Louisiana Governor Bobby Jindal's announced his run for the 2016 Republican presidential nomination yesterday, and the New York Times today offers their view on what he would need to do in order to win:
The Coalition: With his embrace of what supporters call religious freedom initiatives and his outspoken opposition to same-sex marriage, Mr. Jindal is hoping to make inroads with the social-conservative wing of the Republican Party...
The Message: Elected two years after Hurricane Katrina struck Louisiana, a state where corruption can seem as endemic as the humidity, Mr. Jindal entered office as a reformer. He still shows some of those impulses, and spent the months before his entry into the campaign issuing policy proposals on matters like health care and education. But while he is able to speak fluently on a range of issues, he has increasingly sought to appeal to cultural conservatives and offer more in the way of red meat..
Why He Won't [Win]: Before he can establish himself in Iowa, Mr. Jindal has a more urgent challenge: rising in the polls sufficiently to qualify for the first major debates later this summer. Despite a gold-plated résumé and a relatively high profile in the news media, he barely registers in national surveys. He has worked hard to draw attention, but so far in the campaign nothing has worked. He is only 44, so Mr. Jindal could use 2016 to position himself for a later run. But if that is the case, he would still need to find a way to prove that he merits future consideration.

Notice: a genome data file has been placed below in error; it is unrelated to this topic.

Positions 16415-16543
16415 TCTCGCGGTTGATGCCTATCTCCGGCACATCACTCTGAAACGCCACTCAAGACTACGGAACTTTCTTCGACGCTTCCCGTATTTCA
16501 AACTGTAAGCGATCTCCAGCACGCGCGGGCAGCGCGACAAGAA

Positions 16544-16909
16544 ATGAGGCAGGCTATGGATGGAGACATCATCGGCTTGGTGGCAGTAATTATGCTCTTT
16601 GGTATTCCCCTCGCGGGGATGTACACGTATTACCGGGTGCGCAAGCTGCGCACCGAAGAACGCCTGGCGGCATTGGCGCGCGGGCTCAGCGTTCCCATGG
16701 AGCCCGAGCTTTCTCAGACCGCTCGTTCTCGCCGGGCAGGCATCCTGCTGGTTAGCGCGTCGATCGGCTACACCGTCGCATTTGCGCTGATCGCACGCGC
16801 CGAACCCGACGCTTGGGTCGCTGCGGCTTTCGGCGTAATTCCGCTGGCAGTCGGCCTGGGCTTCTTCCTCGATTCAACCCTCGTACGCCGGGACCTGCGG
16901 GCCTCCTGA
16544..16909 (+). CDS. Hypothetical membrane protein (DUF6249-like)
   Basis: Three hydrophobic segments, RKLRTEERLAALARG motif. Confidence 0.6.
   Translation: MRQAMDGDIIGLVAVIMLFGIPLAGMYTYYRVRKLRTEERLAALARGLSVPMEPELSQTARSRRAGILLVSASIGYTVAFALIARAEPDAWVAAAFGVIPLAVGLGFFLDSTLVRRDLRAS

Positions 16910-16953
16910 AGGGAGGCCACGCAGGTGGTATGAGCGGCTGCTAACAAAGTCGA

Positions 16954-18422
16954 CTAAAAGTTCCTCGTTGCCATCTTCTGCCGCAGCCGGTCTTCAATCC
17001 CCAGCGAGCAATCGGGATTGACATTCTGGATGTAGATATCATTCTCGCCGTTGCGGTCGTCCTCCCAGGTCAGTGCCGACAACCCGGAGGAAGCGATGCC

The piece notes that Jindal is banking heavily on a strong performance in the Iowa Caucuses to propel him further into the nomination battle. Politico has an interesting overview of the team whose job it is to to this:
Louisiana Gov. Bobby Jindal announced his run for the White House on Wednesday, launching a long-shot bid with hopes that his deep policy expertise has prepared him for a long campaign.
...In the presidential race, he’s polling at 1 percent or less right now. But his advisers, several of whom are high-profile GOP operatives, stress that it’s early in the race, and that so far he has been tied up with his legislative session.
Here’s a look at who’s guiding Jindal’s operation:
Curt Anderson is chief strategist. He is a longtime Jindal adviser — they even wrote a book together — and is a prominent Republican strategist. He is a partner at the firm OnMessage Inc., the firm that last cycle aided a host of successful GOP races, include Sen. Tom Cotton’s (R-Ark.), Sen. Cory Gardner’s (R-Colo.) and now-Arkansas Gov. Asa Hutchinson’s.
Timmy Teepell is campaign manager. He is Jindal’s former chief of staff and longtime campaign manager, and is also a partner at OnMessage...
Wes Anderson is lead pollster. He has polled for Jindal’s other races for years and is also a partner at OnMessage...
The OnMessage team connections run strongly through a SuperPAC that is supporting Jindal as well, with all three senior advisors being partners in that firm.
Jindal is currently polling towards the bottom of the field, and the team has a long road ahead of them to turn him into a contender. But they seem to be a talented and experienced group, and are certainly capable of delivering a strong showing on the campaign trail.